Category Archives: Uncategorized

The Hazards of Mindlessness

I recently experienced the hazards of mindlessness. I was getting ready for a dinner party and couldn’t reach the plates I wanted, so I stood on a counter height chair to reach them. As I was getting the plates down, I was distracted by a news story on T.V. I lost my focus and tumbled to the ground. Fortunately, I was not hurt too badly, but the episode could have easily ended in disaster.

For the past 3 years, Judith Sugg and I have been providing training to organizations that want to integrate mindfulness techniques to improve individual and organizational effectiveness. Through this work and my own experiences integrating mindfulness practices into my own life, I have been able to see how mindfulness can decrease stress, improve communication and enhance productivity.

I am now acutely aware of the continuous attention and effort that is required to truly integrate mindfulness into our lives. My “mindlessness” incident made me think about all the times we create problems because we lack focus and intent. How many car accidents and falls occur because we are distracted?

And, how much miscommunication happens because we are not thinking about the impact of our words on others?

I ask you to consider how you and the people you work with are impacted by mindlessness. And think about how safety and workplace relationships can be improved when people become more mindful.

 

 Alisa Blum, MSW and Judith Sugg, PhD are principals at AIM for Organizational Health.   Information about their programs can be found at www.aimportland.com.  They can be reached at aimportland@gmail.com or (503) 481-7586.

Can You Resolve Conflicts Mindfully?

By Judith Sugg, PhD and Alisa Blum, MSW

AIM for Organizational Health

 

How much time do you think a typical manager spends dealing with workplace conflicts? Would it surprise you to learn that managers typically spend 25-45% of their time dealing with workplace conflicts? Consider the consequences of unresolved conflict such as distraction from the work that needs to get done, employee turnover and harassment allegations. What are the potential business costs?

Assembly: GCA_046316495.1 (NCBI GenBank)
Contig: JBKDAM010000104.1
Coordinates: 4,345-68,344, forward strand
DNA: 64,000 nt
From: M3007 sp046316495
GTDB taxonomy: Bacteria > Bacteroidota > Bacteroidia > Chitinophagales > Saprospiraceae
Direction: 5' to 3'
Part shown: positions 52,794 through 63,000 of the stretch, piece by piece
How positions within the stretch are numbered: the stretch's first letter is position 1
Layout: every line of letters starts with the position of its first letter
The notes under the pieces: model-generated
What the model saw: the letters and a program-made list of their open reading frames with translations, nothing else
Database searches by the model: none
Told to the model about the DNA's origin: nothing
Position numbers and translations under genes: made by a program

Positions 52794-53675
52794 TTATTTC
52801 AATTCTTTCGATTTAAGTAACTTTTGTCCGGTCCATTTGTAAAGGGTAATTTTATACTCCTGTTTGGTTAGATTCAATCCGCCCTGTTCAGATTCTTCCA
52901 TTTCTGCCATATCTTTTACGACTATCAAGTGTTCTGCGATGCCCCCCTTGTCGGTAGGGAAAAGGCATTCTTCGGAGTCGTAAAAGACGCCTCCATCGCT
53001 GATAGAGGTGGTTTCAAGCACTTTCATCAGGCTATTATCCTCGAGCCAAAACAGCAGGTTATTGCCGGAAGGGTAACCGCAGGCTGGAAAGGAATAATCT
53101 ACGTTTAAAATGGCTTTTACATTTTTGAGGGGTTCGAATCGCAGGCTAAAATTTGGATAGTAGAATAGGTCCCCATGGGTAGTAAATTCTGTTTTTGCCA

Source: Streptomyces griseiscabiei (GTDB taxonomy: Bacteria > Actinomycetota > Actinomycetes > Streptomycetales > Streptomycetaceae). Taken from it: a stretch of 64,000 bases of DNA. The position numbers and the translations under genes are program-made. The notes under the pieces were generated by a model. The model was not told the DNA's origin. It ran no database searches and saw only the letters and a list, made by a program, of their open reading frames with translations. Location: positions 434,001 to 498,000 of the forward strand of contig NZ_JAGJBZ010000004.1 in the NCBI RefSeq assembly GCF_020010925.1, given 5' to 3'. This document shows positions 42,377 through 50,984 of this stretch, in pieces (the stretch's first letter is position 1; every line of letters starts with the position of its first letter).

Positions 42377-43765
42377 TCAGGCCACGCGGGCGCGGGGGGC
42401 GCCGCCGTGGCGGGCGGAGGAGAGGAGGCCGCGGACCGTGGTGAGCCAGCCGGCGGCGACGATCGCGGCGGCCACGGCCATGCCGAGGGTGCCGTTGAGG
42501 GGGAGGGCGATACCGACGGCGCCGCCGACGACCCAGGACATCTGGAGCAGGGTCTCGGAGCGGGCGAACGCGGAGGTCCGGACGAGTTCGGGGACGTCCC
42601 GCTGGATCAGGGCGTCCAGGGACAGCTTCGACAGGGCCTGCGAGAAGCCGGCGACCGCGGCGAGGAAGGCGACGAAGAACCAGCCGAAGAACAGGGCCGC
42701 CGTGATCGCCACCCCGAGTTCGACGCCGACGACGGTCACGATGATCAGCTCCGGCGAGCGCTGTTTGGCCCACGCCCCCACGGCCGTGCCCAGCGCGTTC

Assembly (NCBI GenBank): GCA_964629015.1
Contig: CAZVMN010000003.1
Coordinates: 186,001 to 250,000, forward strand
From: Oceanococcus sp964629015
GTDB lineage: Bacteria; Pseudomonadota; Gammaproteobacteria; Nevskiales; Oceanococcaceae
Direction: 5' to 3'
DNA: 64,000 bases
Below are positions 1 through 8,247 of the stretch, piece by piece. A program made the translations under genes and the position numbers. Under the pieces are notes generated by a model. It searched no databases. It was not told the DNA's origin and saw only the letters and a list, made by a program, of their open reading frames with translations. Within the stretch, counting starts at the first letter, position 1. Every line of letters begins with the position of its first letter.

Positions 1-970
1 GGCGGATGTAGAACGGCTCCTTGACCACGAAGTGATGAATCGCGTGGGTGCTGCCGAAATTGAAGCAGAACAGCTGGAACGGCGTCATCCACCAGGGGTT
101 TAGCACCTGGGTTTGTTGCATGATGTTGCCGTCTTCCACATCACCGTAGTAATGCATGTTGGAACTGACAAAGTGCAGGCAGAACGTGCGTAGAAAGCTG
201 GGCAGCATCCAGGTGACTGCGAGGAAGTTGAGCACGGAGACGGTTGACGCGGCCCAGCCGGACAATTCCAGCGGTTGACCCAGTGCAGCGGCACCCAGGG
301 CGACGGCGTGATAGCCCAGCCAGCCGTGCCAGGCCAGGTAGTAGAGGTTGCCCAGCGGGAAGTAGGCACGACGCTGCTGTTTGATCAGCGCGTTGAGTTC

Our responses to conflict are hardwired into our brain. Some of us automatically engage (and may get verbally or physically aggressive when provoked) while others automatically withdraw.

Healthier engagement in conflict requires that we choose, rather than react. The seeds for developing a choice are found in self-awareness and mindfulness, both of which ameliorate our brain’s natural alarm response and provide that moment of re-evaluation.

So what is the opposite of destructive conflict? Perhaps it is curiosity and creativity — both products of focusing attention, opening our minds, and staying in the present. The powerful benefit of this shift is a real and true engagement, a real if uncomfortable connection, between two humans. In this engagement, the shift to problem-solving an issue, rather than judging a person is easier. Resolution uses reason and skill, and one can learn and become better at the engagement. The only way to become better at destructive conflict is to have a bigger bomb.

Fortunately, with practice and increased skill, we can all learn to resolve conflicts at work. Imagine how the workplace would change if managers are spending less time dealing with workplace conflicts and more time helping employees become more productive, enhancing innovation and creating a positive atmosphere.

 Tips to resolve conflict mindfully can be found in our book, “Transforming Conflict with Mindfulness: 100 Lessons for More Presence & Skill in Resolving Conflicts”.   Contact us for a free consultation at aimportland@gmail.com or (503) 524-3470.

www.developtopemployees.com

 

Enhance Leadership Success by Building Trust

 

Stephen M.R, Covey, in his book, The Speed of Trust, says that when trust is developed and leveraged it is “that one thing that has the potential to create unparalleled success and prosperity.”  Our experience and research (Interaction Associates, 2013) tell us that teams that trust each other, and workers who trust their leaders, are simply more productive and effective. And probably happier.

Whether we are talking about family, or friends, or the workplace, the trust we feel is about predictability and reliability, as well as respect for the quality of the actions. Think about someone you trust — don’t they show skill in their actions, do what they say, and are consistent? When we feel trust towards someone, especially a leader or boss, we are willing to do more, sometimes risk more, learn something, and make the effort.

Certainly, we bring our individual history, beliefs, and values to a situation. Many of us have people in our past who didn’t deserve the trust we gave them. They didn’t do what they should have done in their position, they let us down, their words didn’t match their actions, and their values weren’t in tune with what we think is important.

It’s really not much different at work. A leader who inspires trust does what he/she says. They communicate clearly and fully. They see the best in their team and are ready for problems. They are open and self-aware. They have commitment to the goals of the team or organization, and they inspire us to commit also. When we are in their presence, they are really there. Some people might experience as safety. We feel known, and while no worker or leader is perfect, feeling trust inspires us to be better.